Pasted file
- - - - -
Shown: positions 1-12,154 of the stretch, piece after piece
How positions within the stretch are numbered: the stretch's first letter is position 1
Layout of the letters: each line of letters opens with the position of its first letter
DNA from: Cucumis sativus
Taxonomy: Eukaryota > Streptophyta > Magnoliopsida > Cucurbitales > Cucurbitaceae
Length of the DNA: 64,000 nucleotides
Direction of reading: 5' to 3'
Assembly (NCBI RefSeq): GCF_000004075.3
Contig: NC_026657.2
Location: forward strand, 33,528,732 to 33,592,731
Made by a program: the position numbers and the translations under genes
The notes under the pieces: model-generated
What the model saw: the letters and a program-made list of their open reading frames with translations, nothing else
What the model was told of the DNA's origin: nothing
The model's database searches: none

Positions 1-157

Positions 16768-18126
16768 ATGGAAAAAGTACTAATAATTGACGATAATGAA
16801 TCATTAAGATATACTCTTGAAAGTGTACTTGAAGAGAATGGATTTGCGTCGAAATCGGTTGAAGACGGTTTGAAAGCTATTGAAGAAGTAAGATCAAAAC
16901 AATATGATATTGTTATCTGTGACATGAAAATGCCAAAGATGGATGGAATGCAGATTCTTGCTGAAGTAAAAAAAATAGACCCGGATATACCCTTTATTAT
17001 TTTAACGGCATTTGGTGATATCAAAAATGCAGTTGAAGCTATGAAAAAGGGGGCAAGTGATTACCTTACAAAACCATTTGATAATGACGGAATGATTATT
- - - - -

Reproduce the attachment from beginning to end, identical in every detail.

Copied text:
Shown: positions 1-12,154 of the stretch, piece after piece
How positions within the stretch are numbered: the stretch's first letter is position 1
Layout of the letters: each line of letters opens with the position of its first letter
DNA from: Cucumis sativus
Taxonomy: Eukaryota > Streptophyta > Magnoliopsida > Cucurbitales > Cucurbitaceae
Length of the DNA: 64,000 nucleotides
Direction of reading: 5' to 3'
Assembly (NCBI RefSeq): GCF_000004075.3
Contig: NC_026657.2
Location: forward strand, 33,528,732 to 33,592,731
Made by a program: the position numbers and the translations under genes
The notes under the pieces: model-generated
What the model saw: the letters and a program-made list of their open reading frames with translations, nothing else
What the model was told of the DNA's origin: nothing
The model's database searches: none

Positions 1-157

Positions 16768-18126
16768 ATGGAAAAAGTACTAATAATTGACGATAATGAA
16801 TCATTAAGATATACTCTTGAAAGTGTACTTGAAGAGAATGGATTTGCGTCGAAATCGGTTGAAGACGGTTTGAAAGCTATTGAAGAAGTAAGATCAAAAC
16901 AATATGATATTGTTATCTGTGACATGAAAATGCCAAAGATGGATGGAATGCAGATTCTTGCTGAAGTAAAAAAAATAGACCCGGATATACCCTTTATTAT
17001 TTTAACGGCATTTGGTGATATCAAAAATGCAGTTGAAGCTATGAAAAAGGGGGCAAGTGATTACCTTACAAAACCATTTGATAATGACGGAATGATTATT